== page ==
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Comment Re:Computers don't learn (Score 2) 108

Well, come on, there's a big difference between a program where the human sifts through the data and codes in rules of some form, and a program that sifts through the data and comes up with the rules (explicitly or implicitly).

I'm a huge skeptic about the _effectiveness_ of much-vaunted AI revolution in general based on everything I've done in machine learning and everything I've read and seen; and the Watson revolution specifically because of and what my friend who helped build Watson has told me, but you've got to admit that theoretically, the potential is there.

Comment Re:The Silk Road paved with bitcoins... (Score 1) 202

This is off-topic and you're a horrible person, but community colleges are great. Not everyone needs a 4-year degree and the claim that we do is just one symptom of our completely fucked-up economy, but community colleges are good for people who don't need/can't afford a 4-year, and also people who just want to do their first 2 years very cost-effectively.

Comment Re:"It never happens". (Score 1) 295

I'm fine with the idea of working less, but we should make sure that we're not moving into centrally-planned "you take the job I tell you to take or else you starve" territory. I like UBI because I feel it's the thing that gives people freedom to choose whether they want a job in order to afford more than UBI allows, choose what to do with their time, etc.

Comment Re:"It never happens". (Score 2) 295

In addition to lowering hours, we need to lower wages at the top and raise wages at the bottom.

Look, I'll happily give up on UBI if we instead

1) guarantee full employment
2) divide up the work so nobody is working more than is pleasant
3) acknowledge that raising children is work and merits an income so people who want to can stay home and do it
4) reduce income inequality enormously. I'm sick of the argument that only the owner of the hotel is necessary to running the hotel and should therefore be paid thousands of times what the cleaners make. Hotel room cleaners should be paid enough to live comfortably and have plenty of leisure time.

UBI sounds a lot simpler, and I advocate for more than just the bare necessities to be part of that. People should be able to take part in the gains of society over time with increasing comfort and security.

Comment Re:It's a bug, not a feature. UBI will not fix it. (Score 3, Insightful) 295

What UBI assumes is that:

1) All members of society should share in productivity gains.
2) Working for someone else isn't the only way of being productive.
3) Money isn't the only --- or the best --- way of attaining status or self-worth.
4) Most humans have a desire to be productive in some way, and that desire can best be fulfilled in a self-directed manner.
5) There's plenty of fulfilling work available, even if that's just participating in vibrant relationships and communities and taking care of our homes and our hobbies; we don't have to make work as if we were in 2nd grade and the teacher needed a break so he or she gives us those busy-work assignments most of us hated.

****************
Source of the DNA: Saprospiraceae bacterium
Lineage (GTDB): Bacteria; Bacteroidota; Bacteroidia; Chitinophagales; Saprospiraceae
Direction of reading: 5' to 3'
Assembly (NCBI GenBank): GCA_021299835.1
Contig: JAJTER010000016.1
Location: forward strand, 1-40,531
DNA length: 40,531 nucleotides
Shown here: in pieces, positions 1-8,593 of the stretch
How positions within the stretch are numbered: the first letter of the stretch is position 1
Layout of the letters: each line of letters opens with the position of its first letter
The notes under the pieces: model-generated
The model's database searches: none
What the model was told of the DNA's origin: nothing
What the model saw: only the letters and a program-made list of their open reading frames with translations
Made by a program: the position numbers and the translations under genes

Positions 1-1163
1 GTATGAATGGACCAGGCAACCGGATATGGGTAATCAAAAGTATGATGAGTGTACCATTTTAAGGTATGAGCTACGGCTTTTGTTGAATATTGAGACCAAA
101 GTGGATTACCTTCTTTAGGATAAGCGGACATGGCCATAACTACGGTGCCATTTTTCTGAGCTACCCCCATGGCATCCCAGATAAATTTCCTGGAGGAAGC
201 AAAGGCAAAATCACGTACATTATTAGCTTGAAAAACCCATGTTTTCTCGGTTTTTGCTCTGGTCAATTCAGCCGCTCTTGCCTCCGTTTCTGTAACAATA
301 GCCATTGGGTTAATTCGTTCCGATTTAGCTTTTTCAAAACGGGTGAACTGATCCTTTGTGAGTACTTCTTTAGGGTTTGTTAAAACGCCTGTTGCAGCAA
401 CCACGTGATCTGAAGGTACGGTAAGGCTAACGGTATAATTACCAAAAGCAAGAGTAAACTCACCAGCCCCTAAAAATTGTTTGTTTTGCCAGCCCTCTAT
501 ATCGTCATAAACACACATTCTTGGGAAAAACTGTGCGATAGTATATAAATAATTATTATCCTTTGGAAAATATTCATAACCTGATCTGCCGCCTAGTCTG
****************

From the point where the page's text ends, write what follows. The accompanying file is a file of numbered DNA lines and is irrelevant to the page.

Comment Re:"It never happens". (Score 2) 295

You're working with a population of people who are either stressed out from work, stressed out from not working, being told that they are worthless and lazy if they don't have a job, being told they will become worthless and lazy if they lose their job.... there's no control group. we're just speculating. Sure, maybe I'm wrong, but maybe you're wrong. Either way, I'd like to find out and then deal with that.

Comment Re:"It never happens". (Score 1) 295

I agree that long-term, most people won't find these kinds of pursuits satisfying. There will be a transition period as people who are used to getting their self-worth from their jobs and income will need to figure out new ways of feeling good about their days. Long-term, I believe most people would spend more time nurturing their relationships and their communities, taking care of their homes, and pursuing education and hobbies that they find satisfying.

Comment Re:"It never happens". (Score 2) 295

"...for a lot of people that incentive comes from avoiding abject poverty..."

If the fear weren't "abject poverty" but instead "needs to figure out how to feel good about spending their time" because the former were out of the question, the motivation would shift to the latter and that would be better.

Comment Re:"It never happens". (Score 1) 295

Also, can't we finally accept that people having to work less could be a feature of more technology, not a bug?

In my opinion, automating away a lot of work and instituting a universal basic income sounds amazing. I'd love to see people freely choosing to spend their time pursuing hobbies, raising their children, pursuing a job out of passion rather than need, getting education, playing games, taking walks in park, reading, watching television, or any of the billion other things that humans can do when we're not chasing paychecks.

Comment Re:No (Score 1) 397

"An analogy would be you finding a gold coin on your coffee table. If you have no idea where it came from or how it got there you cannot assume that one would appear on other coffee tables in other homes across the world."

There's a terrible analogy. There's no reason to believe anything other than natural processes gave rise to life. Sure, it could be that conditions aren't often right, but it the possibility that they would be right exactly 1 time in a huge universe that we know very little about has got to be vanishingly small.

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